It is clear the band is conscious of the message of the song; choosing to release it first also suggests that the timing and concern are relevant, and that this is a conversation they wanted to spark. They choose to work with a renowned Finnish artist to help them visually articulate the narrative, and it is striking in the way it both stands separate from their other work, and engages in a larger narrative developing in music today.
Draconian, a doom metal band from Sweden, also recently released a fantastic video in conjunction with the first single from their latest album, Sovran. The song, “Stellar Tombs,” was accompanied by an epic 8-minute movie filmed in Iceland (with fantastic drone footage). In this example, the lyrics of the song are fairly ambiguous; without the accompanying film, they would not really call to mind any specific imagery.[ix] The context of the visual language, however, projects a fairly ominous tone over the lyrics; they clearly project a haunting, “humanity-is-destroying-itself” narrative. Beginning with footage of volcanic eruptions, cellular divisions under a microscope, time-lapse plants bursting from the earth, and so forth, the center of the video takes a fairly noticeable turn, incorporating an interesting montage of twentieth-century war footage interrupting the overarching “fighting couple” narrative framework of the video.[x] I’ll highlight the center-lude examples here.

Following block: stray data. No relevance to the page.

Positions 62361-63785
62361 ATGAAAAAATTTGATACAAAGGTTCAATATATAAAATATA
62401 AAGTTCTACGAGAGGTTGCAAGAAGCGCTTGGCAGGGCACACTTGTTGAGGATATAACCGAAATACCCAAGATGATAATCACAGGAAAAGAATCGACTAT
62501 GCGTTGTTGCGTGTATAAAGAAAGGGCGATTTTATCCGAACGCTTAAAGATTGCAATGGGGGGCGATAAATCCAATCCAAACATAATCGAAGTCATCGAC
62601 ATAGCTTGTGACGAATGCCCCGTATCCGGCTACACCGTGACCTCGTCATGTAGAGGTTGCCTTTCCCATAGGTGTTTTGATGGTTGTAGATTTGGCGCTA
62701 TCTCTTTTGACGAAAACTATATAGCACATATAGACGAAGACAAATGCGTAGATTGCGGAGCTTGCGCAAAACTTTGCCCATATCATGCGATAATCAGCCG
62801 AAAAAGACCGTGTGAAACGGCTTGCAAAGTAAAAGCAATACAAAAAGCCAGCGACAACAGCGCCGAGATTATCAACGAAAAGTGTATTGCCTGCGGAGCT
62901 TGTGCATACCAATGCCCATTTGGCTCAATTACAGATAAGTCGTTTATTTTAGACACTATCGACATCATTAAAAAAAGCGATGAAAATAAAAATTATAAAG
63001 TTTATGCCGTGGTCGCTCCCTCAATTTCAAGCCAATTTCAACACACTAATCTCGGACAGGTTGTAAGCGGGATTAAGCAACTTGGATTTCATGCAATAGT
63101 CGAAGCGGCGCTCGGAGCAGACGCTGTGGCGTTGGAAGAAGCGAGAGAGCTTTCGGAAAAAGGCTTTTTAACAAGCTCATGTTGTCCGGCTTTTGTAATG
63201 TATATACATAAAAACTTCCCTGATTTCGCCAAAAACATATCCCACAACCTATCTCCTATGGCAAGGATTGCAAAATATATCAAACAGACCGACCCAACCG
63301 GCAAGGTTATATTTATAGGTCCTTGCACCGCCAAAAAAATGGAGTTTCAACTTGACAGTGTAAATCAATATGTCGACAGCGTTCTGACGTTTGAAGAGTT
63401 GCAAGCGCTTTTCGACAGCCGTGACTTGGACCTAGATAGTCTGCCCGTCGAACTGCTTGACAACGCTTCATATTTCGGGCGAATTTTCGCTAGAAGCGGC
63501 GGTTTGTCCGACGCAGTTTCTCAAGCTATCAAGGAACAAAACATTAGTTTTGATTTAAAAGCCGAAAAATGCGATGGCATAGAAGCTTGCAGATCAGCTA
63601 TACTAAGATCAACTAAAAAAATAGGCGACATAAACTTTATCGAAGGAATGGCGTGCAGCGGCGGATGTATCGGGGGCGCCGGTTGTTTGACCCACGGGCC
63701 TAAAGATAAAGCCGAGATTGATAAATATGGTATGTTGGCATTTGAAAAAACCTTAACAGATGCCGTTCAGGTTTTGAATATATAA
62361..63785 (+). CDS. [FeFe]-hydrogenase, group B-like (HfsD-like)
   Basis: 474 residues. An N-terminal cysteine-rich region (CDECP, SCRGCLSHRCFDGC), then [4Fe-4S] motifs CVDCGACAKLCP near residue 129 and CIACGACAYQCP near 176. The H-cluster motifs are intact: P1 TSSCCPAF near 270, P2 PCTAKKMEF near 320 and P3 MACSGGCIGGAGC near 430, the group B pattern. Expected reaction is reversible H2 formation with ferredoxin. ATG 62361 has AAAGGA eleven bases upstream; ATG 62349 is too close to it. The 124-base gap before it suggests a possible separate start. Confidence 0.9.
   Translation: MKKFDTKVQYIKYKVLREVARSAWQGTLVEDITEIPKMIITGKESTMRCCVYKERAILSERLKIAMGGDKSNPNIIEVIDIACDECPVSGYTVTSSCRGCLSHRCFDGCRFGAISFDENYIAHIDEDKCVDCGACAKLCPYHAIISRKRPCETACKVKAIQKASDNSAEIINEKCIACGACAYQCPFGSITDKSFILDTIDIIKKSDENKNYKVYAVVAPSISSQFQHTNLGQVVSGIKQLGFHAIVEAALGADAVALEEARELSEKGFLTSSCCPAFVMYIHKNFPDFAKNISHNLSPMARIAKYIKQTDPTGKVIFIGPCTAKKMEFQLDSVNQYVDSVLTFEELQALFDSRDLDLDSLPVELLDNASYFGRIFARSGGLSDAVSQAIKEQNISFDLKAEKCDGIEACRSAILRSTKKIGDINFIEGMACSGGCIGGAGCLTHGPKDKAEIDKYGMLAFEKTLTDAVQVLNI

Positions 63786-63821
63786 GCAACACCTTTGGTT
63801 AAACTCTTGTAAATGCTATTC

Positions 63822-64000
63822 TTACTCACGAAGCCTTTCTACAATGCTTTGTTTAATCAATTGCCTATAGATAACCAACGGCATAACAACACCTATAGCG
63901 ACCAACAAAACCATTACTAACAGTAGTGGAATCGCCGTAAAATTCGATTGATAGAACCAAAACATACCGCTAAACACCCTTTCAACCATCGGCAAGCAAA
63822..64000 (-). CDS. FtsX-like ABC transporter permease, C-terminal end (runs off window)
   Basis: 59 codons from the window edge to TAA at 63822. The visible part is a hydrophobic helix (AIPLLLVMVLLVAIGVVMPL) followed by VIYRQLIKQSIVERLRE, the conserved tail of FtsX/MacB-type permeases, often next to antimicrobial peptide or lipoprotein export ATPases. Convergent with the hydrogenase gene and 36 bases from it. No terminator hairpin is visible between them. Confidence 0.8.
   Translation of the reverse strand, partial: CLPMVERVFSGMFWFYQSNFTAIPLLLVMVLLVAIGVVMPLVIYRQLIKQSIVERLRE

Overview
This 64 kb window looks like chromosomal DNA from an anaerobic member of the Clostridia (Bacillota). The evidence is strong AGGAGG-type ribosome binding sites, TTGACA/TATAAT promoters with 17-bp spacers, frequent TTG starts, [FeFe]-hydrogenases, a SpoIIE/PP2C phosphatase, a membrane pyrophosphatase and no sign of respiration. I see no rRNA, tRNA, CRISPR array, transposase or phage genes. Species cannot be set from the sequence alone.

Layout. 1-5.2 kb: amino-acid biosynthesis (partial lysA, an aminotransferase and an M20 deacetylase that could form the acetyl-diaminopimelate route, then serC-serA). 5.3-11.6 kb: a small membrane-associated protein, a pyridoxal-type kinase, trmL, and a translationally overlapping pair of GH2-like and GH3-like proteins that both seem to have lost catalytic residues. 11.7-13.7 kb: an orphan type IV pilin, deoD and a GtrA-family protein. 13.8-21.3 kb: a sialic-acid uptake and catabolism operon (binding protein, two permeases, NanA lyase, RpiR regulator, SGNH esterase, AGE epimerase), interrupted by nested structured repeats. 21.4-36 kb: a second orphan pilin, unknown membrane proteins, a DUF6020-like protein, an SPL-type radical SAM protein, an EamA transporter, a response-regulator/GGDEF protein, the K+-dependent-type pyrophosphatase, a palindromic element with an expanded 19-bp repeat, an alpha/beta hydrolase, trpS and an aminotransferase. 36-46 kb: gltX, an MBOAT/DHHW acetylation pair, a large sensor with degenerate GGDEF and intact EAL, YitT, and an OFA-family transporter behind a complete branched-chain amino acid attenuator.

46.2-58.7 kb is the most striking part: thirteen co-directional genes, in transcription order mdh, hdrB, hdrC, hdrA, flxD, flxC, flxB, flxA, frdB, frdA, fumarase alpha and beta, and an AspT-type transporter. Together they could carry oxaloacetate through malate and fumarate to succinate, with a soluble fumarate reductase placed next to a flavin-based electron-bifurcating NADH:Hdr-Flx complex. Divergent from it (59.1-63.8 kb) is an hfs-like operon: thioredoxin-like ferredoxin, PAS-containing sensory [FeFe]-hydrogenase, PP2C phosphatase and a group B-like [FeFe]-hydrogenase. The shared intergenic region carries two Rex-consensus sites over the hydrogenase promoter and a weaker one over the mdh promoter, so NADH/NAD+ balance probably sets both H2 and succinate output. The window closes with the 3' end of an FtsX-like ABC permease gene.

As the musical interlude begins, images from World War II flash rapid-fire on the screen. Footage of bomb testing in Los Alamos, New Mexico, melting through prop homes, destroyers launching missiles, marshaling Nazis, Russian troops parading, American soldiers marching towards an A-bomb explosion all appear quickly. The narrative is one of man’s destructive power – not directed at a particular government, but rather at all governments. Also included are scenes of social protest.
Part of the effectiveness of this narrative is the bombardment of images. One must watch the video over and over to distinguish all the footage and events included. Together, they overwhelm the viewer with the totality of violence and the brutal history of twentieth-century man. Bombers swarm the sky in other parts of the video, overshadowing the male character who is lost in the desolate, post-apocalyptic landscape of remote Iceland. The ruins of a city flicker in and out of the frames like a ghost. This visual imagery is fairly indicative of the gloomy undercurrents of the album, all centering on loss, destruction, desolation. The montage of historical footage here, which overlays the two human figures of the video, provides a fantastic, overarching perspective of the sudden, often violent technological and political surges of human production.